Self-described “social media activist” Collin Kartchner will host a series of talks Monday in Idaho Falls, helping teenagers and their parents handle concerns about their online lives.
Thunder Ridge High School student Sydnee Spiers organized the events for her senior project. Spiers regularly uses Snapchat and Instagram and said that while there were plenty of upsides to both sites, she had started noticing more potentially hostile comments and unhealthy anxieties among her friends because of the pictures they constantly see.
“You look and wish that you were living that way and you had all these other things with your lifestyle or your relationships. It’s just a lot of comparing photos and your self-esteem gets lower and lower,” she said.
As the number of social media sites grows and their user base grows, so have the worries about online harassment and mental health. A study from the Pew Research Center found that nearly 60 percent of teenagers had experienced online bullying or harassment. When it comes to getting help with those issues, the students believe their parents have done more to address the issue than any other group, including the tech companies behind the apps.
Spiers’ mother Erika followed Kartchner on Instagram and suggested that his message of social media positivity could be a good avenue for her project. A Utah native, Kartchner has spent the last two years campaigning about the dangers of social media while demonstrating their potential to do good. He crowd-founded more than $400,000 for the victims of hurricanes Harvey and Maria, set up motivational billboards along Interstate 15 in February and tours the country speaking to students.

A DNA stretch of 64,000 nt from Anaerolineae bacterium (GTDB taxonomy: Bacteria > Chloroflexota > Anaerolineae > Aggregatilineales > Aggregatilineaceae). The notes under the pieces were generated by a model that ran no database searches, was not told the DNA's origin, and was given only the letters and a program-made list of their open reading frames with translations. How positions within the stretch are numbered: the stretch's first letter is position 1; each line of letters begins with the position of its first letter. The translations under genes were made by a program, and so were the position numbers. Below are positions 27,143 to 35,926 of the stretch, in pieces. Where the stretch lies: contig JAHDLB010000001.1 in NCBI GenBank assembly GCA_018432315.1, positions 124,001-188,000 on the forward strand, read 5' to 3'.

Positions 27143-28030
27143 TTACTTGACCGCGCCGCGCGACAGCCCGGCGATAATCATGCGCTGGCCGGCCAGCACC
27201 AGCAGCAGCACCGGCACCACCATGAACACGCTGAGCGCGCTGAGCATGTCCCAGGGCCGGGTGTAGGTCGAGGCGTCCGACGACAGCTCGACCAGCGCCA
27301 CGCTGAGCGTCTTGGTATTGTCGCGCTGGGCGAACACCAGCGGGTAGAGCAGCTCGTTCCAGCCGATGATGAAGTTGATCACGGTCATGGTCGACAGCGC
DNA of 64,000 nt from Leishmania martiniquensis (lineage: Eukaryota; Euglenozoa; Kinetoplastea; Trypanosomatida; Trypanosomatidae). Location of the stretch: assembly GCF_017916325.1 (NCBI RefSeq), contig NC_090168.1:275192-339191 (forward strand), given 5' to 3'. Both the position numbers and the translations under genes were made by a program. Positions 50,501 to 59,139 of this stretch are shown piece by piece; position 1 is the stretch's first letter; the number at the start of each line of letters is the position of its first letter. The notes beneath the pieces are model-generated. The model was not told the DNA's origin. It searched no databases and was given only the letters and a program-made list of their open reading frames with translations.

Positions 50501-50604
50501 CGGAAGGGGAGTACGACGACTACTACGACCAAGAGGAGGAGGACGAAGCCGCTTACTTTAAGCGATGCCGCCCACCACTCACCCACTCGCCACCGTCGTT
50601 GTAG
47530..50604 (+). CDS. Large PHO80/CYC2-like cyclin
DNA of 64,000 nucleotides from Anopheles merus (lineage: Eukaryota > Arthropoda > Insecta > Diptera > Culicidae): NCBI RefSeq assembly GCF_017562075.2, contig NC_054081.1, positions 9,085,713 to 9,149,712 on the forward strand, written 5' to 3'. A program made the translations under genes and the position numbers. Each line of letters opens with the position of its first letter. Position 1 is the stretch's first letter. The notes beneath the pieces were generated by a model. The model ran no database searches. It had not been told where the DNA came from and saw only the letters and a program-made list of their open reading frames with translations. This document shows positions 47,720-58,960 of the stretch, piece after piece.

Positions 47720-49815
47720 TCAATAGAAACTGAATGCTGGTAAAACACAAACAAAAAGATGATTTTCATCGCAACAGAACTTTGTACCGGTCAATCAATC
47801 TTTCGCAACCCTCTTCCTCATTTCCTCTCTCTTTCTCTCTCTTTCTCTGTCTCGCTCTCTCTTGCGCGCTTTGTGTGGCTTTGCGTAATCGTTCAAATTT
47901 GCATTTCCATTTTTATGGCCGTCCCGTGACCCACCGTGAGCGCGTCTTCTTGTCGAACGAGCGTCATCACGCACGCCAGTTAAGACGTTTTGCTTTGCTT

“I see responses from kids that were at those schools and they talk about how impactful it was in their lives,” Spiers said.
Spiers reached out to Kartchner in October and raised the money for him to give free presentations to students and parents as part of his #SavetheKids campaign. He will spend most of Monday hosting four assemblies for students at the middle and high schools in Bonneville Joint School District 93. After the assemblies, Spiers and other students will be handing out rubber rings that say “Look Up” — a reminder to focus more on the things happening around them than the posts on their phones.
That evening, Kartchner will lead “Save the Kids & Save the Parents,” a free event to answer parents’ questions about the potential risks their children face online, at 7 p.m. at the Civic Center for the Performing Arts. Joining him for the discussion will be a panel including author and Arizona State University adjunct faculty member Katey McPherson, as well as a local counselor and police captain who will offer tips and resources specific to Idaho Falls.
Kartchner then will travel to Rexburg to host similar talks at Madison High School on Tuesday, speaking to students at 6 p.m. and parents at 7 p.m.